The current New Shetlander, number 247, is a lightsome and varied issue.
An extract from the poem Mindin by the late Willie Barclay of Hoswick leads off. Barclay’s writing is most familiar locally through his song lyrics, set to music and sung by his son Eddie.
Mindin takes the reader back to a time of sailing men and sailors’ yarns, and paints a vivid picture of life on board ship. It is followed by Swept away, a sparkling, energetic short story by the well-known American writer TC Boyle, reprinted here by permission. The setting is Unst – though perhaps not as we know it!
Four other short stories appear. Donald Murray contributes the splendidly humorous Valentine’s Day in the Hebrides, while John Cumming writes the brief but haunting Walkin Man. Barbara Fraser’s pen-portrait Doris Jenkins manages also to paint a picture of our changing village life in recent years. Caitlin Watt’s 2050 was the dialect prizewinner in the 2008 Young Writer competition.
Ian Tait is in whimsical mood on the subject of Men in tights at Up-Helly-A’. There have been squads of men dressed as women since the festival began, Ian explains, but in the early days they were very different in style to modern “female” guizers.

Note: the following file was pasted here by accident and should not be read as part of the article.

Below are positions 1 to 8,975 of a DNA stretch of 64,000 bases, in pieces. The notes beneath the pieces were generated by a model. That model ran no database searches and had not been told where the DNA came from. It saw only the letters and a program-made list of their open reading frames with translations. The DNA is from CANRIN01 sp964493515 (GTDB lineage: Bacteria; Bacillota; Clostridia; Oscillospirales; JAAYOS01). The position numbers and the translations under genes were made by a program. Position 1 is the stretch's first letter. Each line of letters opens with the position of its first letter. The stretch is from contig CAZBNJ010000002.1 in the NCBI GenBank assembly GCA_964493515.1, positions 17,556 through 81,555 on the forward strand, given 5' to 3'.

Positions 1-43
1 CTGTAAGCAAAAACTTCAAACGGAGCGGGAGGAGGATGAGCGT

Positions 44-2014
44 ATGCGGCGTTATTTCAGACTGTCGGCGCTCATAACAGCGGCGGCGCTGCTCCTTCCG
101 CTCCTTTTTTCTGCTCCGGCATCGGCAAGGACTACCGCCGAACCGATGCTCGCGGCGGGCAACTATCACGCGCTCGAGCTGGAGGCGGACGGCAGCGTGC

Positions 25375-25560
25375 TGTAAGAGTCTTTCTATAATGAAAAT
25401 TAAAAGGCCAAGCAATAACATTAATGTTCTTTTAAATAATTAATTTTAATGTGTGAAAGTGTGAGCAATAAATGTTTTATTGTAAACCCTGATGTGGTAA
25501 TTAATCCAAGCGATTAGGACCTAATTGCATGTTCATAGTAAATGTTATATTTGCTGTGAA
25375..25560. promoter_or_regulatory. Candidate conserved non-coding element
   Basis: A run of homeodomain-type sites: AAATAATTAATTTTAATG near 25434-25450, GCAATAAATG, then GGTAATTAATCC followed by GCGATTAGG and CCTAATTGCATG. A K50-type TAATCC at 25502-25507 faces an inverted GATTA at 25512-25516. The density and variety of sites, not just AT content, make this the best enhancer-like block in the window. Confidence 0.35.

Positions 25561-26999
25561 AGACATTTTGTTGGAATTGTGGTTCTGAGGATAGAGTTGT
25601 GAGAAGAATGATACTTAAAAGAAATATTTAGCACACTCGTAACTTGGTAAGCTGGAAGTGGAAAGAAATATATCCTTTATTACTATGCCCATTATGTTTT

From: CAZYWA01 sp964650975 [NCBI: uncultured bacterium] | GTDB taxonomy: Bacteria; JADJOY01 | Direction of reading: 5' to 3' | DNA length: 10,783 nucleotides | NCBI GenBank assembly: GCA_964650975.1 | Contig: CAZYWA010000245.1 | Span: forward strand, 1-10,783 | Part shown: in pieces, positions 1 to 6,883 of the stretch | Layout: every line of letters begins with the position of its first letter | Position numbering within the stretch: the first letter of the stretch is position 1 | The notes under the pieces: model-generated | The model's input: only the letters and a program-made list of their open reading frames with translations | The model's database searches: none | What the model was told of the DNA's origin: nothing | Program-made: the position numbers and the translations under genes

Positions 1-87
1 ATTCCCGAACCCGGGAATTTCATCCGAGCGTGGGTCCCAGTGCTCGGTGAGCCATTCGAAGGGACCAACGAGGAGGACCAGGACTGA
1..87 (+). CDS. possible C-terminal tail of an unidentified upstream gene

Local linguist and interpreter Derick Herning is brave enough to relate some of the few occasions when his meaning got lost in translation, with amusing, though sometimes embarrassing results.
Charlie Simpson provides a “last chapter (almost)” in the story of the Town Hall ceiling.
Jim Coull produces more of his fishing-based research, this time focusing on Hay & Co’s smacks. Da Wadder Eye deals with a range of topical subjects, while the editors reflect on the latest proposals for legislation on alcohol.
There is more good poetry, led by work from James Sinclair, Lise Sinclair, Mark Smith and Jim Moncrieff.
Mark Smith’s work has been inspired by two Shetland soldiers who died in the Great War, Lawrence Thomson and Karl Manson, currently the subject of an exhibition in the museum and archives. Photos of a clear hand-written letter and some other artefacts in the exhibition accompany the poems.
Mark Smith’s article in the last issue has produced a response – from Wisconsin! It isn’t only in Shetland that issues arise about writing in dialect or non-standard English, and author Alex Bledsoe has contributed an interesting American angle on Vernacular abandon: writing the way we speak.
The bright, attractive cover for the voar issue is by Meilo So, with the magazine priced at £1.90.